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The Dichotomy of Free Trade and Immigration


At the start of the year, many pundits were asked what they saw in store for Congress in 2014. The possibility of an immigration reform deal was universally hailed as the most likely “big thing” Washington might accomplish, unless you considered not shutting down the government again to be a victory.

But our immigration woes are still much more complicated than either party's approach to reform would seem to suggest, and their concurrent approach to trade policy might best demonstrate the contradictions that begin to emerge when you get any lower than 30,000 feet.

To start with, any immigration “reform” that has a chance of passing, seems likely to be of the patch-quilt, 1,200 page, half a loaf of bread is better than none variety which aims to satisfy no one, while offending as few people as possible. The idea of how each element “works” doesn't always enter into the equation.

This is disappointing, because reforming immigration will be an important part of our economic future, and anything less than a thoughtful and pragmatic plan is much less than the American people (and those who come here hoping to make a better life while contributing to our economy) deserve.

There are somewhere around 12 million people working illegally in the United States. That's roughly 9-10 percent of the U.S. workforce working without a legal right to do so. Clearly our current policies are not realistic or equitable.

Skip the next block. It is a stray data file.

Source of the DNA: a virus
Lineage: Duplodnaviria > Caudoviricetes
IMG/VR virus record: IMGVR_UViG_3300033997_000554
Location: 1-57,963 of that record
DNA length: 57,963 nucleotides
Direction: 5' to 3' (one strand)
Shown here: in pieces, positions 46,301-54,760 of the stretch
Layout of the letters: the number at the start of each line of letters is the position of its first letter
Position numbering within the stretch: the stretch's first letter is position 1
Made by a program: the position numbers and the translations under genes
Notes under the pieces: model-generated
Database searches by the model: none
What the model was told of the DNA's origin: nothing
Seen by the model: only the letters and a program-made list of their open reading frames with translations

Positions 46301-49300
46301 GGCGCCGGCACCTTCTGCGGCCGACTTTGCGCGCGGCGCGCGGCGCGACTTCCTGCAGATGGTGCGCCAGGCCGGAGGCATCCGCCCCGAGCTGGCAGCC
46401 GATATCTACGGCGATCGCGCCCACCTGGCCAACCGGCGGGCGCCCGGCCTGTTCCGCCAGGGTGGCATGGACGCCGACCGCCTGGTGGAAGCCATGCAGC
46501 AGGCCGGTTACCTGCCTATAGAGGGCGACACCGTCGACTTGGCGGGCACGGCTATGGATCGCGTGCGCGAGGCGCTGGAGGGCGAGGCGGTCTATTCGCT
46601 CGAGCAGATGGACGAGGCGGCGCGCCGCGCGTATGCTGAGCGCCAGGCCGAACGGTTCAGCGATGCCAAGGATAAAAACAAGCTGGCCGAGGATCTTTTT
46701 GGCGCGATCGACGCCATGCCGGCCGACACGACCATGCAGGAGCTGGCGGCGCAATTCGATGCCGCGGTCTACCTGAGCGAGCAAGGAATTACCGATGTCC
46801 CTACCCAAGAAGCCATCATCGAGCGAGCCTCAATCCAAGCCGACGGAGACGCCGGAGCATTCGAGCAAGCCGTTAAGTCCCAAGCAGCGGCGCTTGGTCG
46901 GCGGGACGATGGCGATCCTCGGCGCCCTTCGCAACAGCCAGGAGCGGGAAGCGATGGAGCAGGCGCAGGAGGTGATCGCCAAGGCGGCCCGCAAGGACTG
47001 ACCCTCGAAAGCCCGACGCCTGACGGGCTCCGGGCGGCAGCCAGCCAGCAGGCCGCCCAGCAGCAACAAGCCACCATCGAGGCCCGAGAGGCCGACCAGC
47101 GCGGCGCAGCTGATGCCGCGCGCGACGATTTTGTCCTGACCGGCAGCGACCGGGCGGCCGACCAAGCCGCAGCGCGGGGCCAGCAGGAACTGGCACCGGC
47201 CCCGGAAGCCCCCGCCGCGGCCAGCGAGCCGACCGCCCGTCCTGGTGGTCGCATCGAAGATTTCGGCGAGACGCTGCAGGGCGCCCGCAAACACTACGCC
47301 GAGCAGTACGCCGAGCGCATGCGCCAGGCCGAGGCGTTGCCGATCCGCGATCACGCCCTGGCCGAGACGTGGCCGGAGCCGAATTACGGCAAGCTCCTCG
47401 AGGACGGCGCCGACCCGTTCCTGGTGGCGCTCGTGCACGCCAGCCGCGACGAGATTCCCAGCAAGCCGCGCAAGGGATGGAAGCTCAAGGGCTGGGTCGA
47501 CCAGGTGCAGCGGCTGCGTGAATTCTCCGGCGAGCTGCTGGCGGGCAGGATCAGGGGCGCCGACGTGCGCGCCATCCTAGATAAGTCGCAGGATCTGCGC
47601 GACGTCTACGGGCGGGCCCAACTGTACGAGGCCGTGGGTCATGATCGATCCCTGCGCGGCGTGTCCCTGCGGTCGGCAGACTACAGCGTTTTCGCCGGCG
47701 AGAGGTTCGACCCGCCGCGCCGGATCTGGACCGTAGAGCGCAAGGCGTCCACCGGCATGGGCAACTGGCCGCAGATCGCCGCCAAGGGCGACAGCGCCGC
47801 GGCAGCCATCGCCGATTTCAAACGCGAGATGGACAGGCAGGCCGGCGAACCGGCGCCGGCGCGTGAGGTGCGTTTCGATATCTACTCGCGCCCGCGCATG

While many of these workers are paid off the books, more use fake social security numbers and pay into a system that they will never be able to access – something anti-immigration activists should remember when they complain about the stress they put on our social safety net.

Evidence as to the economic impact is sometimes contradicting – or at least more complicated than something that can be parsed into a soundbite either for or against the issue. Overall, economies that have a lot of illegal immigrants tend to see a net gain in direct economic impact. However, evidence also suggests that the lowest-skilled, bottom-wage earners are hurt by this impact.

When you consider the fact that our elderly population is poised to double by 2030 and that the growth in overall birth rates is on the decline – especially among majority demographics, or “white people” – there's an argument to be made for liberalizing immigration policies, just as many other nations facing those demographic challenges have.

In coming years, we will need young workers to both service the elderly population and pay into the safety net, as more elderly are falling into it. If we're not increasing our population through domestic births, immigration is just about the only cure.

However, that all remains just one side of the equation. During the same time that Democrats have been obsessing over liberalizing immigration, they've been busily approving free trade agreement after free trade agreement, all of which seem to make it more likely that companies will continue to move jobs above the low-skill illegal-immigrant level to other countries.

Their incentive to do so is obvious. One, the countries they move those jobs to will almost definitely have less environmental oversight and fewer worker protections like high minimum wages, overtime requirements or safe workplace laws (because we rarely insist on any parity in such agreements). The cost of operations – at least to the companies themselves – will be lower and therefore more profits will flow to the shareholders.

But the cost to the economy at large and to taxpayers in particular isn't often examined. Fewer middle-class jobs means a weaker domestic economy because of tempered consumption. It also means more stress on the social safety net. We already have three unemployed Americans for every available job and that's after nearly fours years of record stock market success, corporate profits and economic stimulants like artificially low income tax and interest rates.